Various table and chair manufacturers have come and gone in the last decade, some of them more than once. With the large target audience in this seemingly simple market, the product has become somewhat commoditized to offer mostly equipment for home use.  With most of the production for these items occurring overseas, finding the proper equipment for use in your church can be a little intimidating, but not impossible.

The quick and easy answer to this conundrum is to simply concentrate on your needs and pain points. The table and chair market is concentrated on different needs, based primarily in price levels. The simple and honest answer is that the quality of your furniture (in most cases) will be determined by your budget.

In order to simply dissect the problem, tables and chairs will be broken into the following segments in this article.

1. Folding
* Easiest to transport and store
* Most cost effective
* Generally, not as comfortable

2. Stacking
* More comfortable
* More stable and reliable
* More difficult to transport and store
* More expensive.

3. Non stacking, padded
* Generally designed with comfort in mind
* Not portable or mobile 
* Costs vary from on par with stacking to more expensive

1. Folding
* Least expensive
* Easiest to transport and store

2. Fixed Leg
* More expensive
* More stable
* Easier to find in adjustable height and finish options
* Traditionally very heavy and somewhat suitable for stand-alone usage

To elaborate further on chairs, most young churches often find themselves spending their money on folding chairs, primarily due to price. While these chairs often faithfully serve these churches well for up to a decade, rumblings from the congregation are often heard quite quickly. Folding chairs, for the most part, are very durable, but are often less than comfortable, especially when sat on for longer periods of time.

If your intention is to purchase folding chairs, make sure that you are purchasing from a reputable source and that the chairs are of suitable quality. A large number of "poly-fold" chairs have been "dumped" in the U.S. by Chinese manufacturers that did not have the proper experience in building them. These chairs degraded over time and began breaking.  Injuries and lawsuits have occurred over these "knock-off" chairs.  Bargains can be found, but the question to ask yourself is, "Are they worth it?"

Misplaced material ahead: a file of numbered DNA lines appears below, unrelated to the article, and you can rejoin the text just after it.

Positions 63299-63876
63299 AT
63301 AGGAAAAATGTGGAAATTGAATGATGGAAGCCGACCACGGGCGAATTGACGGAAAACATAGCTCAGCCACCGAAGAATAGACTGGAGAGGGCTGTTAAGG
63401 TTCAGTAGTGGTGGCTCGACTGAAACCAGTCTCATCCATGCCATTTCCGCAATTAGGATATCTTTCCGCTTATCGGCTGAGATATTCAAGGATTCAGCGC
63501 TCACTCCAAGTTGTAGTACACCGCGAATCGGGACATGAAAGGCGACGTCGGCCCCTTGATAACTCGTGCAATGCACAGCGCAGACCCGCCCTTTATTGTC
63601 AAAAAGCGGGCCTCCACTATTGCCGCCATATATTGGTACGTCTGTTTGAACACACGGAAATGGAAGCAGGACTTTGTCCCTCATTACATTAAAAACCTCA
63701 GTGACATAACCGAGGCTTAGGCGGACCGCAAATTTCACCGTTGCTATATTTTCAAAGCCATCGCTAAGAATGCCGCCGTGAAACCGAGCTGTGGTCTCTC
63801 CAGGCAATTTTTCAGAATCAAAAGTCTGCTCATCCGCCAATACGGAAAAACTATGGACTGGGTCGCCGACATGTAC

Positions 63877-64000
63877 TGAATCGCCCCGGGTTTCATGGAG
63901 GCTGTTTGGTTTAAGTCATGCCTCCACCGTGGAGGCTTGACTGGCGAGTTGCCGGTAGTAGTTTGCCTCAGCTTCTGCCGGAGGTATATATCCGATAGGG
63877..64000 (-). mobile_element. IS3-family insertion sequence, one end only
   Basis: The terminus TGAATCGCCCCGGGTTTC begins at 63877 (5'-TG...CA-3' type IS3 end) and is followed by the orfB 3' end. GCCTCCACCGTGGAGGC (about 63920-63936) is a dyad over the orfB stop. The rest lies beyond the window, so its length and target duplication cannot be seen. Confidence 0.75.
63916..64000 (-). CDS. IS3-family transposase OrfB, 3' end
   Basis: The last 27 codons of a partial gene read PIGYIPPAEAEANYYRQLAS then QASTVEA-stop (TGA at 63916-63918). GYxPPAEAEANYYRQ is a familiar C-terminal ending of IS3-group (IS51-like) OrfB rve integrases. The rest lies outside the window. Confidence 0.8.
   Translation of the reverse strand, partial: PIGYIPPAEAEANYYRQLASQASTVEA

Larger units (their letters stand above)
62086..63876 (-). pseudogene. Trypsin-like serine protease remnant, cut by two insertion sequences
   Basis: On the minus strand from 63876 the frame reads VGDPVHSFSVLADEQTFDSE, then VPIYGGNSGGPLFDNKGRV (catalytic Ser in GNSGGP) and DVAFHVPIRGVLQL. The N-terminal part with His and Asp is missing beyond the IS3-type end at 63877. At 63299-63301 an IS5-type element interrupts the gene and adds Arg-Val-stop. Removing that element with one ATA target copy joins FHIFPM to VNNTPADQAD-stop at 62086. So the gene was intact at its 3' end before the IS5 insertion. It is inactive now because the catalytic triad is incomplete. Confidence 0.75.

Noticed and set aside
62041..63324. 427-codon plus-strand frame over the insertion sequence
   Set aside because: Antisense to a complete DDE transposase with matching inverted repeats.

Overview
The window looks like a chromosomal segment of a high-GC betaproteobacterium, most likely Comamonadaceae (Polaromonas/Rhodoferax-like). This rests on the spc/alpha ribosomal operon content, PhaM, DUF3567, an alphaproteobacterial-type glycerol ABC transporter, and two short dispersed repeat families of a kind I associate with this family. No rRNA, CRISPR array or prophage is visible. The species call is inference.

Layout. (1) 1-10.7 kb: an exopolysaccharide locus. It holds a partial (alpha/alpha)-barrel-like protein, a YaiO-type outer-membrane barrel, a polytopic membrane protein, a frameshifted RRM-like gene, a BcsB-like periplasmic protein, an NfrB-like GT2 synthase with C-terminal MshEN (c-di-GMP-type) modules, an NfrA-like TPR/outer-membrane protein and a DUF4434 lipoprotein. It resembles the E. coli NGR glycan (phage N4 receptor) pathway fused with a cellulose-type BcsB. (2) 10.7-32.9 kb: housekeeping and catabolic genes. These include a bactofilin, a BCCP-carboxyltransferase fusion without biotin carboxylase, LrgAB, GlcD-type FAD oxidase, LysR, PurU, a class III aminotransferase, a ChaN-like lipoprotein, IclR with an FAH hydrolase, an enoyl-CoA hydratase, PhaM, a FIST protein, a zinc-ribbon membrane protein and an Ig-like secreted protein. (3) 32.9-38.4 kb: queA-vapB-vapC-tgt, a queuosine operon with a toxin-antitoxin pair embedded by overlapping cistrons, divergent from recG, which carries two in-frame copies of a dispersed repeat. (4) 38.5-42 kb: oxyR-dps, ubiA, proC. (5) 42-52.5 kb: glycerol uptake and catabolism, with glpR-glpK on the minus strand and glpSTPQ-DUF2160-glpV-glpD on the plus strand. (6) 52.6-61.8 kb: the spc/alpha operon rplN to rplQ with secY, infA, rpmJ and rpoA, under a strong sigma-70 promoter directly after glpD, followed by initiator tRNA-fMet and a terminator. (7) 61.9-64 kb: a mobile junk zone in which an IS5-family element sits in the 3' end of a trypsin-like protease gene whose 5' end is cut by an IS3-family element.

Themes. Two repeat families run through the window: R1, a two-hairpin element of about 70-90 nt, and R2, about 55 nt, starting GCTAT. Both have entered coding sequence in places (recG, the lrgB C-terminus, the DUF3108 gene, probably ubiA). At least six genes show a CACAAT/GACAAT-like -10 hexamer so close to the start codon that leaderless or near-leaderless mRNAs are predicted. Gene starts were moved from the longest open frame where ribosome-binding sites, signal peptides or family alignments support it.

Stacking chairs are also very durable and generally offer much greater comfort. The good stacking church chairs are going to be built with either ergonomic seating, padded seats, or both.  The price point here is traditionally two times that of folding chairs. While this investment can be sizeable, it is often deemed as worthwhile, as the "chair" issue is less likely to flair up again after just a short time. These chairs are much more cumbersome to transport and store, so they are often less than ideal in high-mobility environments or mobile churches. There have also been Chinese imports in this market that have been less than reliable, but it is much less of a problem in this segment of the market.

Non stacking, padded chairs are what you should be looking at if your concern is that of semi-permanent seating. These chairs will traditionally be the most expensive, but they are the most comfortable. These chairs will not offer much at all in the way of portability or storage. Pickings can often be somewhat slim, as this is the smallest market for mass furnishings. Those that are available will often take six to 10 weeks for delivery from sometimes remote manufacturing facilities. The downside of this arrangement is that they can be expensive and take a great deal of time. The plus side is that if you are looking for a relatively sizeable purchase (100+ chairs), this option can offer you greater choices in colors and fabrics.